So if we are looking for inspiration, models of good behavior, so far we have crossed out God, Abraham, and Sarah.  But perhaps we can nonetheless find that Isaac and Ishmael were startled by their near-death experiences into something positive.   Let’s look at both stories together.  What we’ll find is that they are basically the same story.

For both Ishmael and Isaac, God causes them to be cast out of their homes.  For Ishmael, it is Sarah who brings it up, where for Isaac, it’s God’s idea from the get-go.  But in both cases, God is the one who tells Abraham what to do.

For both Ishmael and Isaac, Abraham “rose early in the morning” and assembles provisions.  For both, those provisions are plainly inadequate.  For Ishmael and Hagar, Abraham gives them just bread and a water skin, no money, no means of transport.  For Isaac, Abraham assembles wood but no animal for a burnt offering.

For both Ishmael and Isaac, death is near.  Hagar has left Ishmael alone in the desert, and sits an arrow’s flight away, not wanting to watch him die.  Abraham has bound Isaac and has the knife in his hand.

For both Ishmael and Isaac, God then intervenes, stopping the course of events God had previously set in motion.  The intervention is, for both, first the voice of God’s angel, and then newly opened eyes.  Hagar sees a well, and Abraham sees a ram.

And for both Ishmael and Isaac, God’s promise then follows: they will have multitudes of descendants.  Ishmael’s children will become a great nation; Isaac’s offspring will be as many as stars in the sky and grains of sand on the shore.

For each of his two sons, then, Abraham—whose name includes the word “father”—abandons him to his death.  We can only imagine the hurt that caused.  Near-death experiences are traumas, not conducive to growth.  Isaac and Ishmael do not speak again to their father, as far as the Torah describes.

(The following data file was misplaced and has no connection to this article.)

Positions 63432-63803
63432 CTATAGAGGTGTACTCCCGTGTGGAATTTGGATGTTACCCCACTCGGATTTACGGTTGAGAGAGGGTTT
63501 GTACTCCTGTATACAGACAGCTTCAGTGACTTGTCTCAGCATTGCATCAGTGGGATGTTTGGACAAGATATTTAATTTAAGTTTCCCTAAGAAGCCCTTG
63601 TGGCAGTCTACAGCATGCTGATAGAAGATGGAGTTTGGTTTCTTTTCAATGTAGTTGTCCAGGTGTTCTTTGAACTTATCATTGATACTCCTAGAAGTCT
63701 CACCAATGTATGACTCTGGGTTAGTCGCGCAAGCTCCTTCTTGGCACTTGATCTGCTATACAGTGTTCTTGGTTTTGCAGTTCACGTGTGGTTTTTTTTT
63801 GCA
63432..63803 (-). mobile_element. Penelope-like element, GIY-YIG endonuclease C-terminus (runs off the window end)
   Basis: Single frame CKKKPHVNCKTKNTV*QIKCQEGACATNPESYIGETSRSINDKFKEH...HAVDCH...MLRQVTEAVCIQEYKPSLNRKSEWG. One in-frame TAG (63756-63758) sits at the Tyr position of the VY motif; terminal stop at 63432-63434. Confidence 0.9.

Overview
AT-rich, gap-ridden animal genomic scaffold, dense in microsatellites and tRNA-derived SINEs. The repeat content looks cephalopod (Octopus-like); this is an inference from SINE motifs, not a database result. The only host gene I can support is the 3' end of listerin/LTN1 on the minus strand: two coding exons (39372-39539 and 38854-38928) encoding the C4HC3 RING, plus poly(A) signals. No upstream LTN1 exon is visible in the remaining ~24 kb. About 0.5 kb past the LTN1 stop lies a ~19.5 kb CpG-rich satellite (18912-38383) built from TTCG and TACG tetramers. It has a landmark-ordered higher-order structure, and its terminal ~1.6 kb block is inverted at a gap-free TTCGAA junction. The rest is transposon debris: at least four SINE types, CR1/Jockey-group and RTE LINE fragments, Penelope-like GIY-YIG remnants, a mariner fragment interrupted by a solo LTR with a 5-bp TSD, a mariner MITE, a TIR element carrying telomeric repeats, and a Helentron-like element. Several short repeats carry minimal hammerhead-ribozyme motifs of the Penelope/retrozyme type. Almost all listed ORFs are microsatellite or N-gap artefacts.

But in each story, there turns out to be a way out—a solution invisible at first, but then evident.  The well saves Ishmael, and the ram saves Isaac.  God opens Hagar’s and Abraham’s eyes, and they see before them a path to life rather than death.

It remains for Isaac and Ishmael, though, to right the wrong more permanently.  And both of them are able, notwithstanding their trauma and hurt, to do that.  After Abraham dies, they reconcile.  In Genesis 25, verse 9, we read that after Abraham dies (rich and contented), “His sons Isaac and Ishmael buried him in the cave of Machpelah.”

So that’s the reading of the Akedah I offer you in hope.  Right now, things look very bleak in Israel, where the Akedah took place.  We seem to be at a moment as dark as the binding of Isaac or the casting out of Ishmael.  Maybe these stories can offer us hope or a model, that somehow, a lack of compassion doesn’t have to end in tragedy.  Maybe we can gain an ability to see a way out, and to understand that it is, indeed, a way out.  Maybe the children of Isaac and the children of Ishmael currently facing death can reconcile, as their many-times-removed grandfathers did.

Ken yehi ratzon.